The mystery of high health care costs (Part 2)

Part 2: Patients

The cost of health care has reached staggering proportions – how did this happen? Is it because clinicians prescribe too many unnecessary services? Or that patients request them? What about big pharma and medical device companies, which profit from raising prices indiscriminately? Or is it that hospitals pay their CEOs millions but have no incentive to cut costs?

In anticipation of Right Care Action Week, we are taking on the case of high health care costs week by week. Check back on the blog each week leading up to Right Care Action Week for examinations of each “suspect.” And don’t forget to join us for a digital event on October 21, 2017, to hear what we learned about health care costs during RCAW and what we plan on doing about it!

Requesting unnecessary tests and procedures

In Part 1 of the Mystery of High Health Care Costs blog series, we noted that overuse is a huge driver of health care costs. While clinicians certainly contribute to overuse by providing unnecessary services, patient requests also play a significant role. In a recent survey of clinicians on overuse, 59% said that patient demands for unnecessary services drive overtreatment. Many patients seek tests or treatments to eliminate uncertainty for their own peace of mind. Others are influenced by direct-to-consumer advertising that offers a more effective treatment or medicalizes a normal condition. This can translate to higher costs because physicians are more likely to prescribe expensive brand-name medications when requested by a patient.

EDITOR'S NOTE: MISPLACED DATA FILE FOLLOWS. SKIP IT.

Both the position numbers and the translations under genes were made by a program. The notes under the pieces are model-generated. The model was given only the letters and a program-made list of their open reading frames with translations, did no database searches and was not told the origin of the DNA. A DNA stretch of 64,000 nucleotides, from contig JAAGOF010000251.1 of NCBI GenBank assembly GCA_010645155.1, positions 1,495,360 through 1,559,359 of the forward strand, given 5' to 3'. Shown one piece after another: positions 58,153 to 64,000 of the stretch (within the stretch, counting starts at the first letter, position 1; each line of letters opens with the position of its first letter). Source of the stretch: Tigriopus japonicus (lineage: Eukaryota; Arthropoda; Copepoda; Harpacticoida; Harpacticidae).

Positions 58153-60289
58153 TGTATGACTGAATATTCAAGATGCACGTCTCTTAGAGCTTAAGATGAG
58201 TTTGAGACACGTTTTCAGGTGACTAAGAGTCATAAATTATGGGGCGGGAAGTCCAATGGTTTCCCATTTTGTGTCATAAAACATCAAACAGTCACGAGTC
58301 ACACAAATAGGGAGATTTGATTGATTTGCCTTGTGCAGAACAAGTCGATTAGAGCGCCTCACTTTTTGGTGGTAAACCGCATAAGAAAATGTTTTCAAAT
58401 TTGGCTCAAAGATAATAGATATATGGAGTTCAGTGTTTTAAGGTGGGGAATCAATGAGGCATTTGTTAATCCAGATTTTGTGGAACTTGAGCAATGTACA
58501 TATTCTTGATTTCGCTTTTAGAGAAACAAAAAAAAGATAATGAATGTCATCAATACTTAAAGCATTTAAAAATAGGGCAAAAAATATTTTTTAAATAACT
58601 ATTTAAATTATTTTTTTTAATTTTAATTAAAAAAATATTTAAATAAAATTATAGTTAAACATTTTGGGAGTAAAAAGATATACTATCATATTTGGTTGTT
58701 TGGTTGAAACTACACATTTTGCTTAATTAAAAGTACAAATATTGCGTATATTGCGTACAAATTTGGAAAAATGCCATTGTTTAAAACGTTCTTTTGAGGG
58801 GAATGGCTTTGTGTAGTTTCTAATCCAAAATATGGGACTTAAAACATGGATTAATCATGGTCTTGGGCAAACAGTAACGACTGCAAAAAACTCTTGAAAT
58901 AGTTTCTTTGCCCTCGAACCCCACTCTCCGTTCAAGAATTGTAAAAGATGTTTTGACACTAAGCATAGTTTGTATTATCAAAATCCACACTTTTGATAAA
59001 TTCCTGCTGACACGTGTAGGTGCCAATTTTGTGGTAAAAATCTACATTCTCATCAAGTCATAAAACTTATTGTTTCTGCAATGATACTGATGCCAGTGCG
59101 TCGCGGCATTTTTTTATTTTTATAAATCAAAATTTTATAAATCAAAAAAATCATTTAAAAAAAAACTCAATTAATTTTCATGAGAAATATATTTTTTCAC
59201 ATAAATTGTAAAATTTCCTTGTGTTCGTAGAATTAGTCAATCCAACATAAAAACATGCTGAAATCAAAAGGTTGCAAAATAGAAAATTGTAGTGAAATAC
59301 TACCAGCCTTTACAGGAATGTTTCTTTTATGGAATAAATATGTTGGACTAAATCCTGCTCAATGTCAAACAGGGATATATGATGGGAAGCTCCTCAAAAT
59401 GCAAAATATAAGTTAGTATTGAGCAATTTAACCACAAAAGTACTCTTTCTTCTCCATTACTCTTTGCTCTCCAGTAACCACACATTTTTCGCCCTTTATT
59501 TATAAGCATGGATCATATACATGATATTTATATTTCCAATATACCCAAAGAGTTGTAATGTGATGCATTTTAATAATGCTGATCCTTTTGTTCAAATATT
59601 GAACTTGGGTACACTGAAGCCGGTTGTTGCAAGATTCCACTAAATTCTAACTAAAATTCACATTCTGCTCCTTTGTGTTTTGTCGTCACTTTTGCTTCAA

Insurance shields some patients from cost

Politicians like to say that patients don’t have enough “skin in the game” – that they don’t price-shop for health care because insurance shields them from the full cost. While this is becoming less and less true as high-deductible insurance plans become the norm, most insured patients still do not pay the full cost of their medical care. This is good news for insured patients, but bad news for health care costs. In a recent survey, only 3% of patients said they had compared the price of medical care from multiple providers in the past year. The system of insurance paying for health care makes prices much less transparent and reduces the demand for price containment. 

Driving defensive medicine

Defensive medicine, or providing unnecessary services to avoid a potential malpractice suit, is a significant driver of overuse. When doctors were asked why they believed overuse was so common, 84.7% cited fear of malpractice as a factor. Malpractice is not very prevalent; only 2-3% of patients affected by negligence actually pursue a case. But in a system where more is considered better and malpractice is a perceived threat, doctors often protect themselves by offering unnecessary services.